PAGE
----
Developing stakeholder and community decision support tools for the consideration of ethics in UK radioactive waste management policy

Research output: ThesisDoctoral Thesis


The problemo f long-termr adioactivew astem anagemenitn the UK is one that has been fraught with political difficulties. Previous radioactive waste siting processes have been largely technocratic, based primarily upon technical and scientific criteria - leading to local backlash against facility proposals and deepening distrust in the institutions involved. UK Government's Managing Radioactive Waste Safely (MRWS) programme seeks to change this, by refraining the problem as a socio-technical issue and incorporating public and stakeholder values into the decision-making process, with the hope of strengthening legitimacy and public support for facility siting. This thesis explores one aspect of the challenge this presents; namely how best to incorporate ethical values into the deliberative decision-making process. Incorporating ethics involves recognising the tension between the types of justification derived from `top-down' normative ethical perspectives (which are often universal); and those that emerge from `bottom-up' stakeholder-led judgements and concerns (which are diverse and contextually specific). This thesis, drawing upon the tradition of philosophical pragmatism, argues that ethical issues should be explored both in relation to a plurality of perspectives and values, in a manner consonant with deliberative stakeholder and public engagement and also in relation to established ethical theory. The research entails the experimental development of a new deliberative approach inspired by Rawlsian reflective equilibrium, labelled "Reflective Ethical Mapping". This involves coherently balancing the insights of specific stakeholder-generatedju dgements and ethical principles using a sequential decision-support process within a deliberative workshop format, tested with participants from communities close to existing nuclear facilities. The results show that `lay' participants can quickly engage with complex social, technical and ethical issues and that the structured deliberative format enables them to critically reflect upon a broad range of ethical perspectives. It is argued that tapping into the affect-laden intuitions of participants and then exposing these to a range of ethical principles, encourages improved moral communication between participants and, if used as a decision-support tool, can strengthen the ethical validity of radioactive waste siting decisions.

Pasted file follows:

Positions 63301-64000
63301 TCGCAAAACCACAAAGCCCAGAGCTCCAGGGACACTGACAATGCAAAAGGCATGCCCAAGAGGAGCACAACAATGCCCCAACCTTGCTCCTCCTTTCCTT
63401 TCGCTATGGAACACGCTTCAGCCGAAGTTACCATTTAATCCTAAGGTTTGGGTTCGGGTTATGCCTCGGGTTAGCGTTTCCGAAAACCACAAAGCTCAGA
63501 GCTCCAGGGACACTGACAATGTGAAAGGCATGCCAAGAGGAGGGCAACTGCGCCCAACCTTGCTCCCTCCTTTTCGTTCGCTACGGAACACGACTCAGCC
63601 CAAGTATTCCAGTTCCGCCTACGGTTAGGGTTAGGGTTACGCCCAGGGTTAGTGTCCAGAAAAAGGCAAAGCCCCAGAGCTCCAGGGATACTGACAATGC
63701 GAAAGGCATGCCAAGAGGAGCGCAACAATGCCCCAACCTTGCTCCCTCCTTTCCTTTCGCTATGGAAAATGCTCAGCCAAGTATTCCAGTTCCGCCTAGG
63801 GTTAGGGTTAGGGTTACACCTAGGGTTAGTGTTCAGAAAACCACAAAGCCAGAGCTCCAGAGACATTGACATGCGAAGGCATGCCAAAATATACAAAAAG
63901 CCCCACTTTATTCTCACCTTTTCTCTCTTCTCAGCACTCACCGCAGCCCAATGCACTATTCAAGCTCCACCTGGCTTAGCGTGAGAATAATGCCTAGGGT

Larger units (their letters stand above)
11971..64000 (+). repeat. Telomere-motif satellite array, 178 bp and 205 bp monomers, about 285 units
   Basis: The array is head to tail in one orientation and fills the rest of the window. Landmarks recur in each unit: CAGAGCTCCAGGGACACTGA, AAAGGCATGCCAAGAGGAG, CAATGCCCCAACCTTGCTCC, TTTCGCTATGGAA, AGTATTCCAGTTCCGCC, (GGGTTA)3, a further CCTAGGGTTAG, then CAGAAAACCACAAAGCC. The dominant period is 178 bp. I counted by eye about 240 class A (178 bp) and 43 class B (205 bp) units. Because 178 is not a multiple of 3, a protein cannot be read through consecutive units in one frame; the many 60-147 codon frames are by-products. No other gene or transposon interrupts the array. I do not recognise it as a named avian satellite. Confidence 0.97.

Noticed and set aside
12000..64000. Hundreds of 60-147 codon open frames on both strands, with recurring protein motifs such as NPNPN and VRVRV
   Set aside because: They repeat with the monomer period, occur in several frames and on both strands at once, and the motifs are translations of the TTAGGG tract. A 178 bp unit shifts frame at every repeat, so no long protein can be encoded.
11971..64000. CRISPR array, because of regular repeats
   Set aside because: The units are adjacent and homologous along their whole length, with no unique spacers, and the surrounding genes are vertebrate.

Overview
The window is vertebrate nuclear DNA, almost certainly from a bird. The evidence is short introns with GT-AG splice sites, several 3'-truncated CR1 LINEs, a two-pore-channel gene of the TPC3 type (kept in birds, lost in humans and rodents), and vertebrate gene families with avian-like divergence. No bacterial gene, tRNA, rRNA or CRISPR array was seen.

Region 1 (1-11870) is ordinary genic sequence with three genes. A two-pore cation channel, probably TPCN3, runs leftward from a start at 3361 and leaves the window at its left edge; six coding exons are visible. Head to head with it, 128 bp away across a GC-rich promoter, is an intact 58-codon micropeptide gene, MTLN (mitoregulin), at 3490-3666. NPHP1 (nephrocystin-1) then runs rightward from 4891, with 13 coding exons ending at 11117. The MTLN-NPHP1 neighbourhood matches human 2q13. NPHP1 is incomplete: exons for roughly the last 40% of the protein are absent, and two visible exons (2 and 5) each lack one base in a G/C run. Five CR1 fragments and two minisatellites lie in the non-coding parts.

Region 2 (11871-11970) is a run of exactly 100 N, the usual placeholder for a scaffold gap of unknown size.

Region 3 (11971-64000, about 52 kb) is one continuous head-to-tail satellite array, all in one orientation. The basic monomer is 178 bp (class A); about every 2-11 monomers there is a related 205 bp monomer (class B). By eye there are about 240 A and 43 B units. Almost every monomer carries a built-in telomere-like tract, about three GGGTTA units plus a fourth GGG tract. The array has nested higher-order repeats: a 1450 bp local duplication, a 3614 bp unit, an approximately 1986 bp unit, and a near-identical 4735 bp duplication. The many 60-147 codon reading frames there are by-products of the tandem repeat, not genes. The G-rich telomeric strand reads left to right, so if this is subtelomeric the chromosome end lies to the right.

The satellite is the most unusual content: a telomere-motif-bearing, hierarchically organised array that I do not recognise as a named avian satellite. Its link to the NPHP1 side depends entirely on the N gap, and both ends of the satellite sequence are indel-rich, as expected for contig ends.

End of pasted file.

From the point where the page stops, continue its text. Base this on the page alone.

Original languageEnglish
QualificationDoctor of Philosophy
Awarding Institution
  • University of East Anglia
Award date7 Jul 2009
Electronic ISBNs0000 0001 3390 133X
Publication statusPublished - 2008


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